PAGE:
Testing the Intel C++ Compiler
Product Vendor: Intel CorporationURL: www.intel.comPrice: C++ Compiler for Linux - $399 (Free 30 day evaluation download) Fortran Compiler for Linux - $699 (Free 30 day evaluation download) VTune Performance Analyzer for Linux - $699 (Free 7 day evaluation download)
Performance gains of up to approximately 30% over gcc 3.2.
Optional Fortran compiler vs. g77, which translates into C and compiles with GCC.
GCC compatibility mode.
64-bit support (Intel Itanium only).
Limited support for glibc (7.0 supports 2.2.4 or 2.2.5 only).
Requires RPM for install.
Debugger does not include a GUI, command line only.
Official support for Intel Pentium/Xeon or Intel Itanium processors only (no support for cross platform development).
GCC compatibility limited with open-source code tested.
Being an avid developer and tool junkie, my enthusiasm to try out Version 7 of the Intel C++ Compiler was high. I was most interested in using the debugger, as GDB has left me short of success on more than one occasion. I've put up with it and done the best I could, but I was looking forward to an alternative.
My first disappointment came in trying to get the tools installed, when I was forced to jump through some hoops simply to get the software on my computer. Reading the requirements, it seemed clear what was needed. The only piece that seemed to be a must-have was glibc 2.2.4 or 2.2.5. Taking some relief in knowing that my Debian woody has 2.2.5 installed on it, I believed all the requirements were met--until I discovered the Intel installer actually requires RPM to install. This is the type of requirement that really annoys me; luckily, I keep a partition installed with Red Hat for this very scenario. I typically find that I can tar up the software and move it easily over to Debian after it's installed.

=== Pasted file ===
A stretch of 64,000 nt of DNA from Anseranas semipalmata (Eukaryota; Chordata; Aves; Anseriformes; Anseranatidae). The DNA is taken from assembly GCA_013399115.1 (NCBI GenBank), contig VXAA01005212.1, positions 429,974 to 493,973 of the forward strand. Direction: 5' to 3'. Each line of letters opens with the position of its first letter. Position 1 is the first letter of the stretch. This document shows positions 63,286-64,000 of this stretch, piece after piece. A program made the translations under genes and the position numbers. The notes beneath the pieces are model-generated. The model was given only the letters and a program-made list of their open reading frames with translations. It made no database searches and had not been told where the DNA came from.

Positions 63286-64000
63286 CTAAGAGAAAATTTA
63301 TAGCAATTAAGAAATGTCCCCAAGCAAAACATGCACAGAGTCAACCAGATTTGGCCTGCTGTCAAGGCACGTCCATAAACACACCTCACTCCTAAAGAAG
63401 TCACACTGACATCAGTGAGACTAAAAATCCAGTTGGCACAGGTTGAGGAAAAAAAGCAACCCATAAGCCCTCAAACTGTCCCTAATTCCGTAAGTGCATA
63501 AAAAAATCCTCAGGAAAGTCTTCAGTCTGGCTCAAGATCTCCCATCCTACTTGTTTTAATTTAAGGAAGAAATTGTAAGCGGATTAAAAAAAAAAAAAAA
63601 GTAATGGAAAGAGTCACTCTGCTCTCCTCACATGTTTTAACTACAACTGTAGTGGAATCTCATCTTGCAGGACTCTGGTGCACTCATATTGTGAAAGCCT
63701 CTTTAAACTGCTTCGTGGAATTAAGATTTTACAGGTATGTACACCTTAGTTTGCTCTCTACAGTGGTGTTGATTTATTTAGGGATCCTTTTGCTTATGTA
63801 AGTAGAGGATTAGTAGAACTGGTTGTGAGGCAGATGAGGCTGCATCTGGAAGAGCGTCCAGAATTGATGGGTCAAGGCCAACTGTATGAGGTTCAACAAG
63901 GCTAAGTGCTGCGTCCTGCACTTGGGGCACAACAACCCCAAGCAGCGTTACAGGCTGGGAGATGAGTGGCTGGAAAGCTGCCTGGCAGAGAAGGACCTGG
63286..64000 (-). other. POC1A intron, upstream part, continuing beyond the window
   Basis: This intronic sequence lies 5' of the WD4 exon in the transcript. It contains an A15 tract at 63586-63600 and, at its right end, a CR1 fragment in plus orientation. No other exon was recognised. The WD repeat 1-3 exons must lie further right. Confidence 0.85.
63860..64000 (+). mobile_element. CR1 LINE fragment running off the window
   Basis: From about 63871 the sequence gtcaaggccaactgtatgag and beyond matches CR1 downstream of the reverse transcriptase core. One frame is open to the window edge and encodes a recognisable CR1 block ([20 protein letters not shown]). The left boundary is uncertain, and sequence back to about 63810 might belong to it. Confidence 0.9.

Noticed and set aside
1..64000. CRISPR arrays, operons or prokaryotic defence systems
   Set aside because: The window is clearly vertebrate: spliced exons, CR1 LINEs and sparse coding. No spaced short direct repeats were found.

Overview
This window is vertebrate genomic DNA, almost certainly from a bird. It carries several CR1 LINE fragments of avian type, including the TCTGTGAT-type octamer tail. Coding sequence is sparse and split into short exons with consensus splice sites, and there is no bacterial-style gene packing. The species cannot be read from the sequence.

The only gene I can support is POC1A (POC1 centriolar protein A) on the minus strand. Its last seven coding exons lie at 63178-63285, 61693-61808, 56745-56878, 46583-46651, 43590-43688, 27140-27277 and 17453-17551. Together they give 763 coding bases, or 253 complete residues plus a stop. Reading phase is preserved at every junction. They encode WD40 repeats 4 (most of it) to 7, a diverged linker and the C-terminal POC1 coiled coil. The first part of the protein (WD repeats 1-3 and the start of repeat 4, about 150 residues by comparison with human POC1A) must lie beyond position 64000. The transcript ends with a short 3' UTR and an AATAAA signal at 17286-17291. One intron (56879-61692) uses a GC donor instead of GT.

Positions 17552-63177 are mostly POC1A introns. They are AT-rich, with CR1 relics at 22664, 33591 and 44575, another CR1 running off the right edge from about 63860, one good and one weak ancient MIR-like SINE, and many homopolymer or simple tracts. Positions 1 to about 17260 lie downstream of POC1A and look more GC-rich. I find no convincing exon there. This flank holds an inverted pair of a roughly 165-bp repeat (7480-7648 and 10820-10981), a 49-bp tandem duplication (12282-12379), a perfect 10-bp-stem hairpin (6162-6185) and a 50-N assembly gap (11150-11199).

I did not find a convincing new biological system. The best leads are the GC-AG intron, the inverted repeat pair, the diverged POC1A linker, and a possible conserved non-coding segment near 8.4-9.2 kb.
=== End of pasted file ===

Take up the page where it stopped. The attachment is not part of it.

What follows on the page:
Figure 1. The install is a simple command-line install. Unfortunately, it requires RPM as well as glibc 2.2.4 or glibc 2.2.5 to install properly. For Red Hat, this means 7.2 or 7.3 only.
The installation was not easy, because my Red Hat partition intentionally has been left at a variation of Red Hat 6.2. This is the last version of RH that VA Linux Systems distributed. I've always felt comfortable with VA's modifications to the stock Red Hat distribution. It gave me some comfort to know that people had done testing beyond what Red Hat does. Unfortunately, I came to find that glibc 2.1.3 was shipped with Red Hat 6.2.
Looking for life to start getting better, I decided to upgrade my system to Red Hat 7.3, which includes glibc 2.2.5. Aside from having to reinstall a newer Red Hat distribution to my partition, all I lost was time. After getting Red Hat 7.3 installed and setting up my login environment, I was able to tar up the software and move it to my Debian system, which already had glib 2.2.5.
The two systems I use for development are a dual 550MHz PIII Xeon box and a dual 1800+ Athlon MP box. Intel states that you need an Intel Pentium processor or higher to run the compiler, with Intel Pentium 4 or Intel Xeon processor recommended. Intel Itanium and Itanium 2 processors also are supported, and that in itself might make the compiler useful to the few folks who have those processors. A 64-bit version of GCC is available, however, and some folks might find its performance gains on Itanium and Itanium 2 processors to be a big incentive. I didn't have any Itanium processors to test with, unfortunately.